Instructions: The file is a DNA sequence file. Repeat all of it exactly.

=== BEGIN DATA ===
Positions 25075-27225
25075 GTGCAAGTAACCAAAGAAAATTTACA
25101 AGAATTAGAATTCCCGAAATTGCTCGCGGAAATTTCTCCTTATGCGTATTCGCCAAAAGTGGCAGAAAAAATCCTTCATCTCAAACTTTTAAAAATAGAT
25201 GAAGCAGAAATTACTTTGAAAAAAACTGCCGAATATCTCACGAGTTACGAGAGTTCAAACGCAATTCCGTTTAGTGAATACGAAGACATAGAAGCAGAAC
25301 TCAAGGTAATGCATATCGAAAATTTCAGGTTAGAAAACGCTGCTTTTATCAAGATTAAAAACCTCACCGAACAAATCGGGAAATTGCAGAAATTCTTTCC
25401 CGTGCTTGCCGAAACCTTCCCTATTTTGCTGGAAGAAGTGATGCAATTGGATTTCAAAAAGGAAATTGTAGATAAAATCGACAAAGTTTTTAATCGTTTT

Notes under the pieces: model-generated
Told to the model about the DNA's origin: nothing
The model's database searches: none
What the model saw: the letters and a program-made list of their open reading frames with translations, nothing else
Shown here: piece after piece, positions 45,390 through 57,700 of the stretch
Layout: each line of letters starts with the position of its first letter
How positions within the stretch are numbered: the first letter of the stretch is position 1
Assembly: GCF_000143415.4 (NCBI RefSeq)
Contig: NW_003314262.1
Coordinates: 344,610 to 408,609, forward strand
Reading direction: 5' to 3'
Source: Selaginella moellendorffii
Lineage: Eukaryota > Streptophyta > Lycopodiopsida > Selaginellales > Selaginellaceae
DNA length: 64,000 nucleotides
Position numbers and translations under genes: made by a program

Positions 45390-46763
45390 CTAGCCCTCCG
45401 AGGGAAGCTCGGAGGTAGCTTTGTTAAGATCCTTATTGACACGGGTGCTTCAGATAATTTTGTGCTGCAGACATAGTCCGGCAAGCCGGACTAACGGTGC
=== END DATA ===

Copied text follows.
Positions 25075-27225
25075 GTGCAAGTAACCAAAGAAAATTTACA
25101 AGAATTAGAATTCCCGAAATTGCTCGCGGAAATTTCTCCTTATGCGTATTCGCCAAAAGTGGCAGAAAAAATCCTTCATCTCAAACTTTTAAAAATAGAT
25201 GAAGCAGAAATTACTTTGAAAAAAACTGCCGAATATCTCACGAGTTACGAGAGTTCAAACGCAATTCCGTTTAGTGAATACGAAGACATAGAAGCAGAAC
25301 TCAAGGTAATGCATATCGAAAATTTCAGGTTAGAAAACGCTGCTTTTATCAAGATTAAAAACCTCACCGAACAAATCGGGAAATTGCAGAAATTCTTTCC
25401 CGTGCTTGCCGAAACCTTCCCTATTTTGCTGGAAGAAGTGATGCAATTGGATTTCAAAAAGGAAATTGTAGATAAAATCGACAAAGTTTTTAATCGTTTT

Notes under the pieces: model-generated
Told to the model about the DNA's origin: nothing
The model's database searches: none
What the model saw: the letters and a program-made list of their open reading frames with translations, nothing else
Shown here: piece after piece, positions 45,390 through 57,700 of the stretch
Layout: each line of letters starts with the position of its first letter
How positions within the stretch are numbered: the first letter of the stretch is position 1
Assembly: GCF_000143415.4 (NCBI RefSeq)
Contig: NW_003314262.1
Coordinates: 344,610 to 408,609, forward strand
Reading direction: 5' to 3'
Source: Selaginella moellendorffii
Lineage: Eukaryota > Streptophyta > Lycopodiopsida > Selaginellales > Selaginellaceae
DNA length: 64,000 nucleotides
Position numbers and translations under genes: made by a program

Positions 45390-46763
45390 CTAGCCCTCCG
45401 AGGGAAGCTCGGAGGTAGCTTTGTTAAGATCCTTATTGACACGGGTGCTTCAGATAATTTTGTGCTGCAGACATAGTCCGGCAAGCCGGACTAACGGTGC